Friday 31 July 2020

Where will they put the West Midlands National Park?

In the news today: "Plans for West Midlands National Park move forward".

So where exactly would they put it, if it was to be something real and big. Not just a patchwork PR exercise that aimed to provoke no NIMBY-ism from voters? If it's indeed to be big and green, then I guess it would have to be near Birmingham, for political reasons. And be positioned so it at least has a chance of an eventual genuine connection with the National Forest, in perhaps 50 years.

Looking at the map, I'd then guess that a starting point would be adding 'wild-belt' hedged strips and that try to link up the natural areas between Sutton Park and Cannock Chase. Such that after 20 years a squirrel could (just about) leap from tree-to-tree from Sutton Coldfield up to Stafford.

Such wide thick-hedged wildife strips would be very-low cost, if they were for nature only, and were not hijacked by local councils to be public paths used by cyclists, dog-walkers, etc. All one would need would be to buy the strips of relatively low-value land, then add some stakes and wire and hedge it either side of the strip. The strip would be wide enough to be easily mown for wild-flower meadow, and would go more or less in a bee-line. After a decade, get in some lads with hedge-laying tools. Maybe also make some ponds at the connector-points, and at a distance around those plant clumps of what will eventually become large mature trees. All just for nature, no public access to the connector strips, only to what they're connecting.

Thursday 2 July 2020

Causing a buzz

"Stoke-on-Trent 'idyllic oasis' left looking this after being 'neglected' during lockdown".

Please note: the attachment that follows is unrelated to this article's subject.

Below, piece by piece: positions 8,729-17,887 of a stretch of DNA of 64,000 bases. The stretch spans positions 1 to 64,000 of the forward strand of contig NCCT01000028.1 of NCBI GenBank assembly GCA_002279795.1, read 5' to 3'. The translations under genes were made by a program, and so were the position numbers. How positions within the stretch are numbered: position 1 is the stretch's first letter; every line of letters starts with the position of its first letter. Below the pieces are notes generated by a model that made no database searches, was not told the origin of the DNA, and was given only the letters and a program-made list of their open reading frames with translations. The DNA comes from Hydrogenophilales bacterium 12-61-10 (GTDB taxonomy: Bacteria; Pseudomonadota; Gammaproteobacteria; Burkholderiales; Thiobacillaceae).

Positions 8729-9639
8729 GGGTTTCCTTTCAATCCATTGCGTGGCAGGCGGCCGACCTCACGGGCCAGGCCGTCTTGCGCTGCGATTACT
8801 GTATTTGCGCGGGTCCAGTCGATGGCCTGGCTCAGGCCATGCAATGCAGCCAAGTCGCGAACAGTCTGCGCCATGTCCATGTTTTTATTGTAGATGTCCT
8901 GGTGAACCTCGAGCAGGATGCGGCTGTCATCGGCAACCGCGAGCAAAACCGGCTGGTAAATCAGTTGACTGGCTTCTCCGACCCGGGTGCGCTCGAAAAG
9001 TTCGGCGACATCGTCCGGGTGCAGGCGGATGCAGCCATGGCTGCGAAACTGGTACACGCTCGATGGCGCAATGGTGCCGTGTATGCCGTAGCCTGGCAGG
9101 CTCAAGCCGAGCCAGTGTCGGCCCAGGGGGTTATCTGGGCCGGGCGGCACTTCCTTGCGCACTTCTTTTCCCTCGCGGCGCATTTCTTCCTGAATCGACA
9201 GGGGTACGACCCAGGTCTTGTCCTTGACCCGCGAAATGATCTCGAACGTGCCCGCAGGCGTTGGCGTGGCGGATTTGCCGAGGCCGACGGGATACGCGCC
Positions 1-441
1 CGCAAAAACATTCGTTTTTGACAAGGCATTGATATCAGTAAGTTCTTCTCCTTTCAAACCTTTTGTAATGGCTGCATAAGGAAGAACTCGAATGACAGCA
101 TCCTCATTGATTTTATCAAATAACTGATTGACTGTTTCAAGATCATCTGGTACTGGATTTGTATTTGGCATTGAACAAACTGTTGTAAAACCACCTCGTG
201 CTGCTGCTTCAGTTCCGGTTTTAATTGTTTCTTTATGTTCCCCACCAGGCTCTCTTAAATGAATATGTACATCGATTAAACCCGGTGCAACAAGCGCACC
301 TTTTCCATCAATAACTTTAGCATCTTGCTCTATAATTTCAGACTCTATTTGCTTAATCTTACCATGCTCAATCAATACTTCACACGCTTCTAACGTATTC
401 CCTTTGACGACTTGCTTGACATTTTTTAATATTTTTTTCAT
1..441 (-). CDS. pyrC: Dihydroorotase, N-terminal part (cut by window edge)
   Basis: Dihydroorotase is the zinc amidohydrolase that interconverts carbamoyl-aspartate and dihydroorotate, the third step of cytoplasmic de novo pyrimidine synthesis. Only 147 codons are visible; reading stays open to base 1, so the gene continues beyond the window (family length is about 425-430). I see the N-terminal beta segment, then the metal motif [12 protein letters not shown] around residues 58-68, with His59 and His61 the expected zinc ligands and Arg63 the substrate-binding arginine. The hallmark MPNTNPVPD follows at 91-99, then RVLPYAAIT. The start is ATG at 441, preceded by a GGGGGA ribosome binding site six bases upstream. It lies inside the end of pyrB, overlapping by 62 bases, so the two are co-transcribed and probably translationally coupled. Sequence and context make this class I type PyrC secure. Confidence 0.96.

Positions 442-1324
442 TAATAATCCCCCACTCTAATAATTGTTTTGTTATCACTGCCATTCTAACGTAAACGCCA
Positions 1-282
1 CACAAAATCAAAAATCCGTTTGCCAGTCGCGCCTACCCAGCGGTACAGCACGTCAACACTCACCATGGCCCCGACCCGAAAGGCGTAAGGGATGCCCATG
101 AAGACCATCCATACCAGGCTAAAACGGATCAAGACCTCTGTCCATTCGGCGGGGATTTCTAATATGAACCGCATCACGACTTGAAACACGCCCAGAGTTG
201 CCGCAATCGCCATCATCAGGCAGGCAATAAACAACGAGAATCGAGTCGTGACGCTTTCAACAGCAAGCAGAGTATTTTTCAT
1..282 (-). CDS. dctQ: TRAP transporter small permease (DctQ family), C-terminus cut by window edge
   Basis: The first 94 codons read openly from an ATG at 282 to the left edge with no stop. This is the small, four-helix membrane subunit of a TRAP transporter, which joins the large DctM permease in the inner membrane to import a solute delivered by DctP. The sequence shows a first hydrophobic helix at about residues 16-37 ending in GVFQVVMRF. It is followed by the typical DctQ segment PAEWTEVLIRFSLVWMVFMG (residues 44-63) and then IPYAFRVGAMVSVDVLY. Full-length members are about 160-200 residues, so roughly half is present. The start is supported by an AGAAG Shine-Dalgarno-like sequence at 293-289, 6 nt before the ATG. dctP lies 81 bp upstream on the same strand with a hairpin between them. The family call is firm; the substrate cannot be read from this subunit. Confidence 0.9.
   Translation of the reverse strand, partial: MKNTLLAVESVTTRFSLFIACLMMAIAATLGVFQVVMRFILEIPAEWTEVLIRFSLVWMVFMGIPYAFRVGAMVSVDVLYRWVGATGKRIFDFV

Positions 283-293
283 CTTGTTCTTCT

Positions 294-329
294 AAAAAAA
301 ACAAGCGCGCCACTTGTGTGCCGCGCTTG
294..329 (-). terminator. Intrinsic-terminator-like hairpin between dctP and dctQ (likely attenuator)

First off, it's a complete journalistic spaff to call it an 'idyllic oasis'. It's a mini-park place in Hanley you avoid totally, or hurry through as quickly as possible, to avoid the drunks, druggies, and those waiting to go into the adjacent law courts to be sentenced for some heinous crime.

Secondly, as I understand it The Sentinel's offices are right next door to this. Did they not peep put of their windows before now, and spot that the grass was getting a bit long? Why have they saved up the 'story' until now?

Thirdly, who cares? The city now has a policy of letting verges grow quite long, for wildlife. It's great that the bees and crane-flies have been able to buzz among it for six weeks, and now we can cut it down when a critical mass of shoppers and revellers are back in the city centre again. Which, given the terrible weather forecast for this end-of-lockdown weekend, looks like being a week or so yet.

The more interesting response from the Sentinel might have been to call in a local ecologist and see what they can find in there with a camera-microscope.

Wednesday 1 July 2020

The revolving shed

In the latest edition of The Idler, a revolving shed. Just for a writer to write in, so not actually a working gardening shed weighted down by potatoes, junk and heavy metal implements. And thus able to turn easily.

The turntable means it is able to turn away from a bitter or gusting wind, or from glaring sunlight, or toward the warming dawn.